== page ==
104 Facts About Charles Darwin


Charles Robert Darwin was an English naturalist, geologist, and biologist, widely known for his contributions to evolutionary biology.


Puzzled by the geographical distribution of wildlife and fossils he collected on the voyage, Charles Darwin began detailed investigations and, in 1838, devised his theory of natural selection.


Charles Darwin was writing up his theory in 1858 when Alfred Russel Wallace sent him an essay that described the same idea, prompting immediate joint submission of both their theories to the Linnean Society of London.


Charles Darwin's work established evolutionary descent with modification as the dominant scientific explanation of diversification in nature.


Charles Darwin published his theory of evolution with compelling evidence in his 1859 book On the Origin of Species.


Charles Robert Darwin was born in Shrewsbury, Shropshire, on 12 February 1809, at his family's home, The Mount.


Charles Darwin was the fifth of six children of wealthy society doctor and financier Robert Darwin and Susannah Darwin.


Erasmus Charles Darwin had praised general concepts of evolution and common descent in his Zoonomia, a poetic fantasy of gradual creation including undeveloped ideas anticipating concepts his grandson expanded.


Robert Darwin, a freethinker, had baby Charles baptised in November 1809 in the Anglican St Chad's Church, Shrewsbury, but Charles and his siblings attended the local Unitarian Church with their mother.


The eight-year-old Charles Darwin already had a taste for natural history and collecting when he joined the day school run by its preacher in 1817.


Charles Darwin spent the summer of 1825 as an apprentice doctor, helping his father treat the poor of Shropshire, before going to the well-regarded University of Edinburgh Medical School with his brother Erasmus in October 1825.


Charles Darwin found lectures dull and surgery distressing, so he neglected his studies.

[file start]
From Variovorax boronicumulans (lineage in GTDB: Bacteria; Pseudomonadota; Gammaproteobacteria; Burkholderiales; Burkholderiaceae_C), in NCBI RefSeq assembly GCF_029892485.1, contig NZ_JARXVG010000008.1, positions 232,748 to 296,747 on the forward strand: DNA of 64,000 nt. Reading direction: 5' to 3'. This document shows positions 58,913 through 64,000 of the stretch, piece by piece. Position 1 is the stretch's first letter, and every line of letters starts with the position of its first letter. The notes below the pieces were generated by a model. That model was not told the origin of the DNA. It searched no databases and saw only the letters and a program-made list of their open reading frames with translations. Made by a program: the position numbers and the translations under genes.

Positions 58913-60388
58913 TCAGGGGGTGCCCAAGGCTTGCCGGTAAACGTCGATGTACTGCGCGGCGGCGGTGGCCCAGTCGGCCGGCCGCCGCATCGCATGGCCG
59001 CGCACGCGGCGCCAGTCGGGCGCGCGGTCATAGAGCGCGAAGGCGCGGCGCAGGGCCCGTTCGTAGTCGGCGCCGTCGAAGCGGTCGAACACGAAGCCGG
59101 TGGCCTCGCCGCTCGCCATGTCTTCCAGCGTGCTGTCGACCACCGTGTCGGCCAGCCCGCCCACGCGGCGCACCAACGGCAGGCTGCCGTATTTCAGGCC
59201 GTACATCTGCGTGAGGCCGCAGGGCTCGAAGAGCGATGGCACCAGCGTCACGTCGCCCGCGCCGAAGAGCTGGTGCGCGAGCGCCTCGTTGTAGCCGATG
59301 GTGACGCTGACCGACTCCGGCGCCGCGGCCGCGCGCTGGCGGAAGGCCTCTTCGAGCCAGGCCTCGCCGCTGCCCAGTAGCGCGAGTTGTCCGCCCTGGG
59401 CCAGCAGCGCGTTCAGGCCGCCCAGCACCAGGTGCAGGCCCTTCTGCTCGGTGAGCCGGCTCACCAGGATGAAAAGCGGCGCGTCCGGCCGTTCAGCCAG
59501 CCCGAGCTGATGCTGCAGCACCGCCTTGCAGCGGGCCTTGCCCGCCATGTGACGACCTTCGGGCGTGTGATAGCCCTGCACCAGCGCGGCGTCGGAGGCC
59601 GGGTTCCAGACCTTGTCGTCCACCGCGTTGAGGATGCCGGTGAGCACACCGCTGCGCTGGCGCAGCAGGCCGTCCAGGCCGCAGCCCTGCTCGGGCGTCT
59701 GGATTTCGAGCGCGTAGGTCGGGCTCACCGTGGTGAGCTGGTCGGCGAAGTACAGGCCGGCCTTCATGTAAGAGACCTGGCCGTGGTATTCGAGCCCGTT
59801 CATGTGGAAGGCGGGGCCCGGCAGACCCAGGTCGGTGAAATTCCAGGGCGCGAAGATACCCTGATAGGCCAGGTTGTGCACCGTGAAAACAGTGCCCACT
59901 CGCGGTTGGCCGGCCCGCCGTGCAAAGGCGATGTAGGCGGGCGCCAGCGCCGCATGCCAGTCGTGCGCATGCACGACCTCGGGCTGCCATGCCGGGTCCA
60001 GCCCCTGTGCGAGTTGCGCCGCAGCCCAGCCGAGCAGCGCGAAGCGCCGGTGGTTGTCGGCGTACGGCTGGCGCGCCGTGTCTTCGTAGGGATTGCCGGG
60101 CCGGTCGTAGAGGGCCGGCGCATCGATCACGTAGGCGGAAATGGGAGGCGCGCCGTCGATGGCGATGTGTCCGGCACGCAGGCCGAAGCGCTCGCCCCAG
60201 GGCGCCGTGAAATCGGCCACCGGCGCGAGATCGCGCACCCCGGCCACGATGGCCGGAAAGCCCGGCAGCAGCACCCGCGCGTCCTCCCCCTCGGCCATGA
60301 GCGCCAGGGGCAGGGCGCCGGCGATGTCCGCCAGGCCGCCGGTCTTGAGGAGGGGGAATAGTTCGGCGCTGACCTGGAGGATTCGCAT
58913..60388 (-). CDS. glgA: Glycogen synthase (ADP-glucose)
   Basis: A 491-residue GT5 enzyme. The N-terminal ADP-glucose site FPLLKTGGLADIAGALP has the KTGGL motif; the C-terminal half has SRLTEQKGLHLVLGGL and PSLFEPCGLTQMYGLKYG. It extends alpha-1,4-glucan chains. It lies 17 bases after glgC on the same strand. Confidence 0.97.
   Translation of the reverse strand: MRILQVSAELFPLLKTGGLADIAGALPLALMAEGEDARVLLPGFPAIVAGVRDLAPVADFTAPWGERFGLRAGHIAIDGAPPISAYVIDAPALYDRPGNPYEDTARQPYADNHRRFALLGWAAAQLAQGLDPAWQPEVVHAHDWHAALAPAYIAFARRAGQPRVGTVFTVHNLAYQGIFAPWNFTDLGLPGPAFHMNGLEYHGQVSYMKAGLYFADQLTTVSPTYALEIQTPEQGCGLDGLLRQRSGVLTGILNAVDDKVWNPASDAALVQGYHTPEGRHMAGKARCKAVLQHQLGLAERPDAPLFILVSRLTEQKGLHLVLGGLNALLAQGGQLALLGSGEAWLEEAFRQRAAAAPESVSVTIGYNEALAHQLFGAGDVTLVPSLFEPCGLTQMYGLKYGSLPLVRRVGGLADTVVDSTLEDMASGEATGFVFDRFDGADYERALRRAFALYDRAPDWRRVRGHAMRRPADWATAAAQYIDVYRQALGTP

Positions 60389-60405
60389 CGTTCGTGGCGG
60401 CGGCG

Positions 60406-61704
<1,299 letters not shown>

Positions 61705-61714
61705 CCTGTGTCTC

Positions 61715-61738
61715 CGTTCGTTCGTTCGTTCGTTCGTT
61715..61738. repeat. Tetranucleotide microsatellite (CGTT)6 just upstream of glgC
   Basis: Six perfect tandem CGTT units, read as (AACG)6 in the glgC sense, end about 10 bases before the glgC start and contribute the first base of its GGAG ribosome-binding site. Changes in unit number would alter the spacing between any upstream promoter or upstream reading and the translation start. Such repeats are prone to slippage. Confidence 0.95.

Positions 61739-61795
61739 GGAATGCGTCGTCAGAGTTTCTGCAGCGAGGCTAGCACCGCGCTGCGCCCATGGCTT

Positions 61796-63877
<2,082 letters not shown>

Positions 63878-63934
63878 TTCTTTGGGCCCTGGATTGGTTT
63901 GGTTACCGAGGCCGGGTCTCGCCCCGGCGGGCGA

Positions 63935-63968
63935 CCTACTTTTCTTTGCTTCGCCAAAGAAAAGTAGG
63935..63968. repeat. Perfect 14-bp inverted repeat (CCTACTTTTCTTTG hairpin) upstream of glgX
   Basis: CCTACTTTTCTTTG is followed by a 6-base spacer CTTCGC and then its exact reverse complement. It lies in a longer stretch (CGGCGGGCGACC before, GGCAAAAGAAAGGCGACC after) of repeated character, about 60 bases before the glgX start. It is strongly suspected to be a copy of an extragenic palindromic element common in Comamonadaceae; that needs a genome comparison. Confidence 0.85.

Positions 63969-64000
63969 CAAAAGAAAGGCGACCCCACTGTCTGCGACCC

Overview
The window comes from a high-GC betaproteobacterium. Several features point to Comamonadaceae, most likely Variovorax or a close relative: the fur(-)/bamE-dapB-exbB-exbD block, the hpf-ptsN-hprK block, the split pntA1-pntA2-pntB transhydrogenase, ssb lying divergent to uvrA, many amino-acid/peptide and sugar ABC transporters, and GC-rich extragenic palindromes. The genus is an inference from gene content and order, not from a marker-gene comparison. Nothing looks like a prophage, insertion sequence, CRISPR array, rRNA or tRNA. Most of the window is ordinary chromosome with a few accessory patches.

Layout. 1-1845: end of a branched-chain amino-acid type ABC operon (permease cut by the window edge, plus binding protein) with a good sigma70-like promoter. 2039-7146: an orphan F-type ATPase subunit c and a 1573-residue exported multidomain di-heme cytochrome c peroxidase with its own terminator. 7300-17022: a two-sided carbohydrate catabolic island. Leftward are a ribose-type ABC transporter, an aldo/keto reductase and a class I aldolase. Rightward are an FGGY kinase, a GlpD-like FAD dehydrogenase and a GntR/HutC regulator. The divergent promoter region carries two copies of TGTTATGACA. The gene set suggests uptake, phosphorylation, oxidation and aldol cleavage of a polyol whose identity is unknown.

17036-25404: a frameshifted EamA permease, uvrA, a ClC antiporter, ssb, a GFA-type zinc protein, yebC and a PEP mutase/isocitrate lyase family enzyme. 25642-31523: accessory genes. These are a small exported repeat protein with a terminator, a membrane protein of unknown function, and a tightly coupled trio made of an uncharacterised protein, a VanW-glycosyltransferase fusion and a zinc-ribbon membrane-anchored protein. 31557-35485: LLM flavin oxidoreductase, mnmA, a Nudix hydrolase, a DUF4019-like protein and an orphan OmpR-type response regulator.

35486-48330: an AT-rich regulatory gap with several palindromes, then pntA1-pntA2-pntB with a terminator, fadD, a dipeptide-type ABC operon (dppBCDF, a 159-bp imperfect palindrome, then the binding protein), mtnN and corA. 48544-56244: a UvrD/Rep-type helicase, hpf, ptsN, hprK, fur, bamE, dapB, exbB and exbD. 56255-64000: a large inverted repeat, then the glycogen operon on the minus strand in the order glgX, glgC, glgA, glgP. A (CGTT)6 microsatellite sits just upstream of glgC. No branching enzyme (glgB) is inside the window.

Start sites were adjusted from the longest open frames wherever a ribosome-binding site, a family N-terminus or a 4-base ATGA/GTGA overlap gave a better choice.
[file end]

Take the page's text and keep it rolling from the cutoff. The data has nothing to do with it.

Charles Darwin learned taxidermy in around 40 daily hour-long sessions from John Edmonstone, a freed black slave who had accompanied Charles Waterton in the South American rainforest.


Charles Darwin assisted Robert Edmond Grant's investigations of the anatomy and life cycle of marine invertebrates in the Firth of Forth, and on 27 March 1827 presented at the Plinian his own discovery that black spores found in oyster shells were the eggs of a skate leech.


Charles Darwin was astonished by Grant's audacity, but had recently read similar ideas in his grandfather Erasmus' journals.


Charles Darwin learned the classification of plants, and assisted with work on the collections of the University Museum, one of the largest museums in Europe at the time.


Charles Darwin was unqualified for Cambridge's Tripos exams, and was required instead to join the ordinary degree course.


Charles Darwin did this zealously, and had some of his finds published in James Francis Stephens' Illustrations of British entomology.


Charles Darwin met other leading parson-naturalists who saw scientific work as religious natural theology, becoming known to these dons as "the man who walks with Henslow".


When his own exams drew near, Charles Darwin applied himself to his studies and was delighted by the language and logic of William Paley's Evidences of Christianity.


Charles Darwin studied Paley's Natural Theology or Evidences of the Existence and Attributes of the Deity, which made an argument for divine design in nature, explaining adaptation as God acting through laws of nature.


Robert Charles Darwin objected to his son's planned two-year voyage, regarding it as a waste of time, but was persuaded by his brother-in-law, Josiah Wedgwood II, to agree to his son's participation.


Charles Darwin took care to remain in a private capacity to retain control over his collection, intending it for a major scientific institution.


Charles Darwin kept careful notes of his observations and theoretical speculations, and at intervals during the voyage his specimens were sent to Cambridge together with letters including a copy of his journal for his family.


Charles Darwin had some expertise in geology, beetle collecting and dissecting marine invertebrates, but in all other areas, was a novice and ably collected specimens for expert appraisal.


Charles Darwin found bony plates like a giant version of the armour on local armadillos.